Wednesday, January 22, 2020

Can Democrats Extend Their 2018 State Government Trifectas?

Nationally, Democrats lost a lot of ground in statehouses under Barack Obama’s presidency, with about 1,000 legislative seats across the nation flipping to Republican control from 2009 through the 2016 election.

After the 2016 election, Republicans controlled a record 67 (68%) of the 98 partisan state legislative chambers in the nation — 36 senate chambers and 31 house chambers — more than twice the number (31) in which Democrats had majority control, according to the bipartisan National Conference of State Legislatures (NCSL).

During 2017 and 2018, Republicans held more total state legislative seats in the nation, well over 4,100 of the 7,383, than they have since 1920. Democrats held total control of just 13 state legislatures. Republicans held state government trifectas — where one political party holds the governorship, a majority in the state senate, and a majority in the state house — in 26 states, and Democrats held trifectas in only 8 states, with divided partisan control in the remaining 16 states.

From 2009 through the 2016 election, Republicans had gained control of the gubernatorial office in 33 states, a record high last seen in 1922, and flipped 69 Democratic seats in the U.S. House seats to Republican control, and flipped 13 Democratic seats in the U.S. Senate to Republican control.

In the 2018 midterms, Democrats started to get some of it back — but the party still has a lot catching up to do in 2020.
States With Unified Party Control After 2018 Election

Across the nation Democrats reclaimed at least 336 state legislative seats lost during Barack Obama’s presidency. Six state legislative chambers flipped to Democratic control with the 2018 midterm election, and one flipped to GOP control. With the six Democratic pickups (4 senate chambers and 2 house chambers), and the GOP capturing one house chamber in 2018, Republicans were left with control of a total of 62 state legislative chambers (32 senate, 30 house), and Democrats control 37 state legislative chambers (18 senate, 19 house).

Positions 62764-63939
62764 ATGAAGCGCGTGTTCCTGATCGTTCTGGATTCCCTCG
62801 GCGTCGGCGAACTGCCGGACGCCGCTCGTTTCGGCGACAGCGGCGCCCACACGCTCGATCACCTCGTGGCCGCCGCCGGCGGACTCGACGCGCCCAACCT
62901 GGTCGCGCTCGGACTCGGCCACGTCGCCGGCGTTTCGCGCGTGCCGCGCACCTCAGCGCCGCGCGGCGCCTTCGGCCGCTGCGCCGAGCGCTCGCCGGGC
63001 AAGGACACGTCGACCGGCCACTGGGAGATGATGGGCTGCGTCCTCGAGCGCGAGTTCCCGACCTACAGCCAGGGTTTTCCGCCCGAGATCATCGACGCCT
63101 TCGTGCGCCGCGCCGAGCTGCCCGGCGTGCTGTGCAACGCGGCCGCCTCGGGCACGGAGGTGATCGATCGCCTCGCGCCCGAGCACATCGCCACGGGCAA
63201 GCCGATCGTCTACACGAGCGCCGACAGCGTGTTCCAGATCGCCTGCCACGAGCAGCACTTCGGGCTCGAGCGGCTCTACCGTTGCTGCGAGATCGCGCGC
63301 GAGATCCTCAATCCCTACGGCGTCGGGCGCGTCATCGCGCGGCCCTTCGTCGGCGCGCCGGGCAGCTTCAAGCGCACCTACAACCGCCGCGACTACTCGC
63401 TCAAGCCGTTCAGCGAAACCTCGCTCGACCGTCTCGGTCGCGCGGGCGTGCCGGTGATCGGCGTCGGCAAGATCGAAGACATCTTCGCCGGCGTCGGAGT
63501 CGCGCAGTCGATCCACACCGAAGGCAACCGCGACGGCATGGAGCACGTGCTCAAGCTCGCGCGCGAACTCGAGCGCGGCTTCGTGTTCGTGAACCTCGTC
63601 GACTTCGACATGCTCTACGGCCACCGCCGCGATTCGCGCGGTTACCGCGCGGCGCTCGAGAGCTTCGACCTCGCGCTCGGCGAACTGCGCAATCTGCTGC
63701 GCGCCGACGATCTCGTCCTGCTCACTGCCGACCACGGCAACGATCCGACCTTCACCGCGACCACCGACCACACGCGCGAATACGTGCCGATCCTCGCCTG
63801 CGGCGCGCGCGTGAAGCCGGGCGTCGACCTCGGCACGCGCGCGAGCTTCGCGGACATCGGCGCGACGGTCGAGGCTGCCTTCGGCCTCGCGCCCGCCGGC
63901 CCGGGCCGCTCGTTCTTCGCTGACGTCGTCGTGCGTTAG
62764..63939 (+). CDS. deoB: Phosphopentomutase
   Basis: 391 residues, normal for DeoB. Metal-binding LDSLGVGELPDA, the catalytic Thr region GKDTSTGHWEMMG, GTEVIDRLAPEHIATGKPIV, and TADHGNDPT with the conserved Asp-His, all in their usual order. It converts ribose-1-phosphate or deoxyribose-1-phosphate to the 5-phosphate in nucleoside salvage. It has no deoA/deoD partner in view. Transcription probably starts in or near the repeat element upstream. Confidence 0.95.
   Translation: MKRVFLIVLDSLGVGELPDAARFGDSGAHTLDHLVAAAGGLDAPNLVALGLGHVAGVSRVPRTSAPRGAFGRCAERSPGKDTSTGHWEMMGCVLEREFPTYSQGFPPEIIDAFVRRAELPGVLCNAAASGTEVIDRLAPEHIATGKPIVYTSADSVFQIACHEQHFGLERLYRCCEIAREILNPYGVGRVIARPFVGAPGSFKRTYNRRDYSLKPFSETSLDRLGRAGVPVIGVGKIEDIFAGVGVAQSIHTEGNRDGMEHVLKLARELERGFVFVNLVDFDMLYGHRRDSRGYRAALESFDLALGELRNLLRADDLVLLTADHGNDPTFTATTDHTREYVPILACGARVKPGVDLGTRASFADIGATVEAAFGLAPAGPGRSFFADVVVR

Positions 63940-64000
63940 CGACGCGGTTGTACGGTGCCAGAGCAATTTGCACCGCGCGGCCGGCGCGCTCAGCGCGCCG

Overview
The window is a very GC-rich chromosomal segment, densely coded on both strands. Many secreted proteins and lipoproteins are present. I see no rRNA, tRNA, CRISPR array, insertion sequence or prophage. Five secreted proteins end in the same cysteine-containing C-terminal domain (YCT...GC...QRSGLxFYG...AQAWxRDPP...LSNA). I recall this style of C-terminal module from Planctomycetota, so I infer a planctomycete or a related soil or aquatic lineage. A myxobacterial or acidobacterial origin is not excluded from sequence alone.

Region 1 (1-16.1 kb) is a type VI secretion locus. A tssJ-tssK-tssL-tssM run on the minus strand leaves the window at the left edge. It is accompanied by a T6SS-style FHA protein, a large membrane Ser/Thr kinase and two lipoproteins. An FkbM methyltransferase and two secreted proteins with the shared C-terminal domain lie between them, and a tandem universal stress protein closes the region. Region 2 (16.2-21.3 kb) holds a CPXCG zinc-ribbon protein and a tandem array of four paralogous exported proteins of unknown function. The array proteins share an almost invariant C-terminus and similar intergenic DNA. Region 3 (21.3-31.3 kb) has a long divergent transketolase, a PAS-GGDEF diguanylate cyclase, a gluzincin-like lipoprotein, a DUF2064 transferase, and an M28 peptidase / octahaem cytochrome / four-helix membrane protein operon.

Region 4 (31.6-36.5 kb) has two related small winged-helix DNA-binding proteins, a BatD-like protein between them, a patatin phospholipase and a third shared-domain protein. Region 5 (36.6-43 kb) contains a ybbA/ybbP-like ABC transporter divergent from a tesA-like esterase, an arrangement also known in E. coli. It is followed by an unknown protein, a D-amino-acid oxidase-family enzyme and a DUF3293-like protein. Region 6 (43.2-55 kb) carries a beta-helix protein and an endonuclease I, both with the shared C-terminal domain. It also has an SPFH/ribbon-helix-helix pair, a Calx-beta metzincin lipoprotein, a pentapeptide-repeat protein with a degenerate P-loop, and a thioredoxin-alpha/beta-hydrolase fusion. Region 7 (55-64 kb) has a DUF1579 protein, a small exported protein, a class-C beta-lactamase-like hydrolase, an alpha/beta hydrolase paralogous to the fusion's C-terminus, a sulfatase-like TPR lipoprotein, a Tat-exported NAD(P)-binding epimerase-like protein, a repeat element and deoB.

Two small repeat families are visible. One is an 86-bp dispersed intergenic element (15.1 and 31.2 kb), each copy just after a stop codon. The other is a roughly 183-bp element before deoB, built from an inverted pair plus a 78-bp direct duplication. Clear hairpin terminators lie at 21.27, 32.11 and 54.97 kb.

Democrats emerged from the 2018 midterm election with a net gain in state government trifectas, but Republicans still retain a net advantage of at least eight trifectas over Democrats. With the Georgia gubernatorial race called for the Republican Candidate, the new trifecta count stands at 14 Democratic, 23 Republican, 13 divided. The 37 total trifectas ties with 2013 and 2014 as being the most trifectas in recent history.

In addition, Democrats gained enough seats to deprive Republicans of supermajorities in Michigan, North Carolina and Pennsylvania. This will keep Republicans from having enough votes to override the vetoes of Democratic governors of those states. Democrats achieved supermajorities for themselves in seven chambers.